The jumpsuit didn’t always belong to fashion. It started out as a costume of sorts, to protect aviators from the cold. Then, it quickly became the standard uniform for parachute jumpers to wear when leaping out of perfectly good planes. Eventually, skydivers and race car drivers followed suit, but their sleek, snappy, streamlined style wouldn’t remain a sporty secret for long.

In 1919, an Italian guy by the name of Florentine Thayat decided to “Jump Into Style” by creating the first fashionable onesie. It was called the “Tuta” and was more of, say, what Americans would consider a pair of overalls. The following year, he would perfect the pattern of his fetching full length garment and viola, the jumpsuit was officially born. 

Thayat would become instantly and insanely famous for rousing up the romper and would go onto declare it the most “progressive” outfit ever made. I know, it sounds a bit pompous, but the guy was obviously onto something and even though he originally made the go-to-garment as more of a utilitarian, anti-bourgeois, do-it-yourself piece of clothing, it wasn’t perceived that way.

Instead, members of high society in Italy and France fixated on it and it became known as first-class fashion. Its popularity didn’t stop there: over the next eight decades, leading up to the present day, the famous, the fashion forward and the futuristic would “Jump Into Style.”

During the most recent New York Fashion Week, the runways were rocking with rompers galore. The skinny, tapered-leg look seems to be the most popular. The top is tight, the waist is low and the legs flow, until it hits the ankle. Then it bunches up like a jeanie pant.

The wide leg onesie is making a comeback, too. It’s my favorite. I prefer it because you can never go wrong with a glamorous, mod, gaucho-like look. I love the ones that start as a tank, accentuate with a high waist, then branch or balloon out into a full-bodied leg. It’s sleek and slenderizing. The look has a certain “je ne sais quoi” attitude of days gone by. It makes me want to talk in a haughty accent and say: “I’m fabulous in this full-length fete’ and I’m not even trying.” How do I know? I put the conjoined pant, top-trend to the test…

A few weeks ago, I decided to work a romper (while roaming around my house) to see if I should bother to buy it. It was part of my weekly Deco Drive television wardrobe from Koko & Palenki. Sometimes, a girl just has to try it, to see if she likes it (or find out if she has the right mojo to make it marvelous.) Coincidentally, my best friend Jessie (A.K.A., the onesie queen; she’s been wearing them for years,) popped by for a surprise visit.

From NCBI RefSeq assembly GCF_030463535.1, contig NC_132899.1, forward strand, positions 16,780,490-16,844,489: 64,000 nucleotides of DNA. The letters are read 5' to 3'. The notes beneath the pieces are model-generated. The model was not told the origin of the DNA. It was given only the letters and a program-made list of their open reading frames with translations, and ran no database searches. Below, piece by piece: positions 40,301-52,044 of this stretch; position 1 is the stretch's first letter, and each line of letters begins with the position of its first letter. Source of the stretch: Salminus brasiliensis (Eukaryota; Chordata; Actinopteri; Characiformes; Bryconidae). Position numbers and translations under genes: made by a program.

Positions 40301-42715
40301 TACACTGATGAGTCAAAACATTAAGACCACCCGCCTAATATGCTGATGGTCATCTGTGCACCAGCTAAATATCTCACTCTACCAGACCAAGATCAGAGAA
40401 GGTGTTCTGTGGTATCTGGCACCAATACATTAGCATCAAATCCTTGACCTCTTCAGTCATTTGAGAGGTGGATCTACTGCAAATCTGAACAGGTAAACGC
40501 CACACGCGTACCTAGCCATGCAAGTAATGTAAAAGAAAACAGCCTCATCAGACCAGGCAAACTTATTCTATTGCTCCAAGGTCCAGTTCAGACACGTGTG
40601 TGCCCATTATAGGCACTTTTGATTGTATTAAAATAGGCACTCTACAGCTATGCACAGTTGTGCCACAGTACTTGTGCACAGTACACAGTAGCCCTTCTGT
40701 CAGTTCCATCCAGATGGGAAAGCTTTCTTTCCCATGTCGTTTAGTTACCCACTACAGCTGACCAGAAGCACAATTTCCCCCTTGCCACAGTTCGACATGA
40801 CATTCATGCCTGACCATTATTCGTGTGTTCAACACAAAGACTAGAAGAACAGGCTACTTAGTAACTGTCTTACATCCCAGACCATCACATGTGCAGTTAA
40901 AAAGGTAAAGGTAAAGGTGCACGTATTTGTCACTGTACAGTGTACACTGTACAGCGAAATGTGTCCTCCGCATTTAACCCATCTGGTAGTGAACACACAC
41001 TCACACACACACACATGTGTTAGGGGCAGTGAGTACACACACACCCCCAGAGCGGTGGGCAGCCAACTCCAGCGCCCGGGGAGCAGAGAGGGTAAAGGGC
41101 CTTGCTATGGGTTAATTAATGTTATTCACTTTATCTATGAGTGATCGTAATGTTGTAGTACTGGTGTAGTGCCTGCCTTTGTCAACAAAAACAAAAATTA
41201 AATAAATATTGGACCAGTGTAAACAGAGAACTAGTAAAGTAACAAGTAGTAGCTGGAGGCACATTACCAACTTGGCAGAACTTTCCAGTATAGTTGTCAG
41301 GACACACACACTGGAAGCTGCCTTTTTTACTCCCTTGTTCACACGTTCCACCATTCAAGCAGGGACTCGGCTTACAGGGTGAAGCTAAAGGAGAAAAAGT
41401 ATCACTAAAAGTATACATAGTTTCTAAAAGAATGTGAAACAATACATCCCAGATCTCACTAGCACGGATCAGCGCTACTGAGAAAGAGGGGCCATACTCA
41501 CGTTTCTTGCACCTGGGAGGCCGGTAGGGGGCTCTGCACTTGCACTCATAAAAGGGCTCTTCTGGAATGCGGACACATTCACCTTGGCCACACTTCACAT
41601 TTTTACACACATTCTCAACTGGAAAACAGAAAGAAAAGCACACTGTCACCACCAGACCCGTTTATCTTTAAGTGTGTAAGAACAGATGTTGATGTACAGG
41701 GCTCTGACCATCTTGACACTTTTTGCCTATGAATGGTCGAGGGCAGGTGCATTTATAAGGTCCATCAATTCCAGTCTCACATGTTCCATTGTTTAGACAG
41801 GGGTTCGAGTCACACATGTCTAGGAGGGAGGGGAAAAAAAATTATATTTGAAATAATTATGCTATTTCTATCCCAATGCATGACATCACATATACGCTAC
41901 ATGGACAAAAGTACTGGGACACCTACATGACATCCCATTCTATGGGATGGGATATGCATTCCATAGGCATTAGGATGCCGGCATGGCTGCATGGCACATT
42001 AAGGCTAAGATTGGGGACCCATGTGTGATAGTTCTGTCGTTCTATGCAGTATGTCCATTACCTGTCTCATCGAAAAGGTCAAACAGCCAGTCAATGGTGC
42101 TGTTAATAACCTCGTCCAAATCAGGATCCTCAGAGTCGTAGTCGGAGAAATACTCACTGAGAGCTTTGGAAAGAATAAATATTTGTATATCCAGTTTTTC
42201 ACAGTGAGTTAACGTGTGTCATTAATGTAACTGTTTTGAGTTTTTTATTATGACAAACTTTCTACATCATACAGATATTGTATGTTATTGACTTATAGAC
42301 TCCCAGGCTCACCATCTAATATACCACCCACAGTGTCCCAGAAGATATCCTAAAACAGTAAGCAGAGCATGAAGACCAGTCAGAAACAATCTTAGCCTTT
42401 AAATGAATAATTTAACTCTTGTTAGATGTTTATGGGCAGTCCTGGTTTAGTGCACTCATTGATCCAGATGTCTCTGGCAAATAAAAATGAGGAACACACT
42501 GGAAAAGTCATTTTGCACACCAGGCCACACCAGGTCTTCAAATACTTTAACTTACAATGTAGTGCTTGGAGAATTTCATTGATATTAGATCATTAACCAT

When I greeted her at the door she laughed and said: “All you’re missing is a cigarette holder, a French Martini and a Marlene Dietrich hand pose AND stop talking in that ridiculous accent.” Yup, I was emitting all that and I was comfortable, too. Sold. (It’s the jumpsuit pictured in this blog.) It’s now proudly hanging in my closet.  

There’s just something about a onesie that makes a girl feel wonderful. I think it’s the ease of the look. The uniformity of it. How it’s simple yet chic, classic but curious, stylish but not fussy (like a lot of fashion trends can be.) When it works it’s inspiring. When it doesn’t, well, it REALLY doesn’t. Perhaps my close friend Diana summed it up best when she said: “A bad fit will leave you with a big ol’ camel toe,” and she’s not talking about the ones I raced in Australia for a television special. Anyway…

If you decide to “Jump Into Style” remember, ALWAYS suit up for size first. Sometimes, rompers can be roomy in all the wrong places and too tight in the right places. They also have a tendency to be short in the waist and long in the legs. So, it’s important to have some kind of working knowledge of your rise and inseam measurements. If you can’t be bothered with all that, going up a size usually helps. For example…

The other day, I was rummaging through a rack of rompers at TJ Maxx (which by the way, has a large inexpensive selection) and I found a few that were fabulous. I didn’t have time to try them on, so instead, I quickly measured the length and width by holding the mid section of the romper to my waist and stretching the material out to see if it passed my nether region. Sure enough, it was too short. So, I decided to go up one size. When I finally got home and gave it a mojo run, wouldn’t you know, it was the perfect fit (for the record, I’m pretty long waisted.)

This spring and summer jumpsuits, rompers, onesies, whatever you want to call them, are making a major comeback. Whether you dress the look up or down, it’s the perfect way to “Jump Into Style,” because it’s an instant, easy, eye-catching  outfit and that’s why they’re one of my favorite things.

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photography by tod p/t4twophotography 
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Editor: Matthew Auerbach

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